You can read the letter in French and my shoddy English translation by clicking on this link.
On a bright Friday afternoon in April, probably right after lunch, my mother waited for me to come home from Kindergarten at Palmyra School.
To pass the time and to reach out to those she left in Québec, Thérèse sat down and wrote this letter in the backyard of 340 Olive Street, a house built in 1923, which still stands in the City of Orange, California. She sat writing in the sun while Céline Corriveau, her sister, ironed clothes.
I was five about to turn six; Marc, my brother, had just turned two in January. My father was turning 40 in December. We had all just driven from Montréal Èst to Orange on Route 66.
Mom at 340 Olive Street. We lived in back with the Corriveaus. You can fit eight people in a one bedroom cottage!
Thérèse passed away earlier this year just a few miles from where we first settled, from the backyard where she wrote this letter.
Thérèse’s handwriting is precise, almost technical, Tektonish. She was naturally left-handed, and like so many others, was forced to be right-handed by nuns. This probably explains her professional-grade manual dexterity, a must for pediatric nursing. She was resourceful, quick on her feet, and had the amazing ability to keep her head while all around were losing theirs.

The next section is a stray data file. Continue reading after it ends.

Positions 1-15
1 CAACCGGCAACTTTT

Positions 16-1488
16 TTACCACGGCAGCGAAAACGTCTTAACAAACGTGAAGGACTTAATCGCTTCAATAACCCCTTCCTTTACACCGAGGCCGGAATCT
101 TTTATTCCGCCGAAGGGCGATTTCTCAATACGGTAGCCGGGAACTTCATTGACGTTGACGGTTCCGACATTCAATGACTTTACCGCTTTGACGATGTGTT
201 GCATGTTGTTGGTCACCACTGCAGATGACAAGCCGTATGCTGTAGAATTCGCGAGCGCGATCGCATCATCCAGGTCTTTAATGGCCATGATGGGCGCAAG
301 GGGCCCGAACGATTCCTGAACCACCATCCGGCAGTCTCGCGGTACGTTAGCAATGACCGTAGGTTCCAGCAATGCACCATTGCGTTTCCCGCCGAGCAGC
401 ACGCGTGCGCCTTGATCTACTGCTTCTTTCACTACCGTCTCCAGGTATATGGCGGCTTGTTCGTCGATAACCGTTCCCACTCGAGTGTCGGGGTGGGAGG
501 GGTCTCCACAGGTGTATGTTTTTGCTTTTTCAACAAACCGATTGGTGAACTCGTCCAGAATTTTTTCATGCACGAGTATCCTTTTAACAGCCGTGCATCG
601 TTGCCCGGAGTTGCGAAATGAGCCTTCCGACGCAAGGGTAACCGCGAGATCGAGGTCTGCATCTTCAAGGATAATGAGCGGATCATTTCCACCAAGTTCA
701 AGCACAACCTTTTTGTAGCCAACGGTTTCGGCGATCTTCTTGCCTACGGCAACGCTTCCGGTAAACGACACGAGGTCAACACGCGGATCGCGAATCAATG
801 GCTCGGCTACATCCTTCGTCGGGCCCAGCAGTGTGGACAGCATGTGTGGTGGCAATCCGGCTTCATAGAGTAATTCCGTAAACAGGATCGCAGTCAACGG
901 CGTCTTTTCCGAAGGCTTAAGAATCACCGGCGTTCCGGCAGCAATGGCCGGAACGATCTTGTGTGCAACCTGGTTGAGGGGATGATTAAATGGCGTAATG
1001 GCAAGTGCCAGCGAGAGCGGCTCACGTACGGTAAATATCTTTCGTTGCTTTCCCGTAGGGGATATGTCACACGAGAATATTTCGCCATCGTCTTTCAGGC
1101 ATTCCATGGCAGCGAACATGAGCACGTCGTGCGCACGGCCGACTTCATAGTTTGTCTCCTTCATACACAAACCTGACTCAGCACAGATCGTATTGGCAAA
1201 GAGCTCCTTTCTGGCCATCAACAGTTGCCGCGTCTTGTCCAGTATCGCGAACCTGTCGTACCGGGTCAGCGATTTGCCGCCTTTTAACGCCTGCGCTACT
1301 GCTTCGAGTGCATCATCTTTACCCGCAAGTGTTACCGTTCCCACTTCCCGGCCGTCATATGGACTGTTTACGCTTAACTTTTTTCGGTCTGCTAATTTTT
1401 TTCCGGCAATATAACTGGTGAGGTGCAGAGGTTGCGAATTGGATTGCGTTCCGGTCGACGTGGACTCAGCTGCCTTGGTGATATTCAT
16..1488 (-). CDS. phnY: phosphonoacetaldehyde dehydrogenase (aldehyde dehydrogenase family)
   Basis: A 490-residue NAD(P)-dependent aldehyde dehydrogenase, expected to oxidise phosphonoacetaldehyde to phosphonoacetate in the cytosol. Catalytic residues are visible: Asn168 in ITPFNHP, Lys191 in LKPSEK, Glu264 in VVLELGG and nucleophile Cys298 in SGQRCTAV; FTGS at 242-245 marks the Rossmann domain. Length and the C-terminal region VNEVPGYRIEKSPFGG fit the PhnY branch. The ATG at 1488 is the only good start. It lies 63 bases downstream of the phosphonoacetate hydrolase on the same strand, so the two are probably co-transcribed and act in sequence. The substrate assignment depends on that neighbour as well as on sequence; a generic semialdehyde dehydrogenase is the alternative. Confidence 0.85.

As a Registered Nurse, she was the one brought in for the difficult cases, starting IVs on suffering, crying, and (usually) thrashing children. She was not a creative seamstress, but she was technical enough to thread IVs into an infant’s vein.
On Olive Street in Orange, we lived eight in a one-bedroom coach house, but none of us cared, we had made it to California. Blue was my favorite color, and the sky that April was bluer than I had ever seen a sky. It was as if we could finally see color in the world, after living in black and white forever. There was neither cold nor snow.
As Thérèse writes, a day or so our arrival in California, I was enrolled in “Kyddy Garden” the day after we arrived. She did not dawdle nor play around when it came to education. I did not complain. I was likely too stunned, and anything was better than the backseat of the 1963 Rambler American monitoring the imaginary line between Marc and I, trapped together for the seven-day trek.
It was time to get immersed in America.